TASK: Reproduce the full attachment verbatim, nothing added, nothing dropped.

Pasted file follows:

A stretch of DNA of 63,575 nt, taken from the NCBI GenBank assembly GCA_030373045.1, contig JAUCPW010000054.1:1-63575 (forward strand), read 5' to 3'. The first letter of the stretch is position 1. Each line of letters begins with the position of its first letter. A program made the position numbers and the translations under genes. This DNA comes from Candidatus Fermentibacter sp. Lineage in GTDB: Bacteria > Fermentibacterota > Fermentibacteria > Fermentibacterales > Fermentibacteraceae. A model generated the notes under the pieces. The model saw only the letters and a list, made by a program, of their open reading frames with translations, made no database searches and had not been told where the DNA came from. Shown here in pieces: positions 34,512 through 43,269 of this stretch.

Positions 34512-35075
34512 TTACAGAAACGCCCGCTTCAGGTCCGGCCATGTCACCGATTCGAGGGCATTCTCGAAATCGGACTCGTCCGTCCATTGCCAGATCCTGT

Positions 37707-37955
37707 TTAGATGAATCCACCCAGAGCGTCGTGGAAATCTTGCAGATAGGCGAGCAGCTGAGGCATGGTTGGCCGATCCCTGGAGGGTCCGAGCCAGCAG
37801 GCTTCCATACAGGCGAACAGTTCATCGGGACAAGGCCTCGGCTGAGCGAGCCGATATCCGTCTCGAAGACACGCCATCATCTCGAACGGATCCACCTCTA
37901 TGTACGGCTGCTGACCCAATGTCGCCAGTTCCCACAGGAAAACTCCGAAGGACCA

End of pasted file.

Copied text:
A stretch of DNA of 63,575 nt, taken from the NCBI GenBank assembly GCA_030373045.1, contig JAUCPW010000054.1:1-63575 (forward strand), read 5' to 3'. The first letter of the stretch is position 1. Each line of letters begins with the position of its first letter. A program made the position numbers and the translations under genes. This DNA comes from Candidatus Fermentibacter sp. Lineage in GTDB: Bacteria > Fermentibacterota > Fermentibacteria > Fermentibacterales > Fermentibacteraceae. A model generated the notes under the pieces. The model saw only the letters and a list, made by a program, of their open reading frames with translations, made no database searches and had not been told where the DNA came from. Shown here in pieces: positions 34,512 through 43,269 of this stretch.

Positions 34512-35075
34512 TTACAGAAACGCCCGCTTCAGGTCCGGCCATGTCACCGATTCGAGGGCATTCTCGAAATCGGACTCGTCCGTCCATTGCCAGATCCTGT

Positions 37707-37955
37707 TTAGATGAATCCACCCAGAGCGTCGTGGAAATCTTGCAGATAGGCGAGCAGCTGAGGCATGGTTGGCCGATCCCTGGAGGGTCCGAGCCAGCAG
37801 GCTTCCATACAGGCGAACAGTTCATCGGGACAAGGCCTCGGCTGAGCGAGCCGATATCCGTCTCGAAGACACGCCATCATCTCGAACGGATCCACCTCTA
37901 TGTACGGCTGCTGACCCAATGTCGCCAGTTCCCACAGGAAAACTCCGAAGGACCA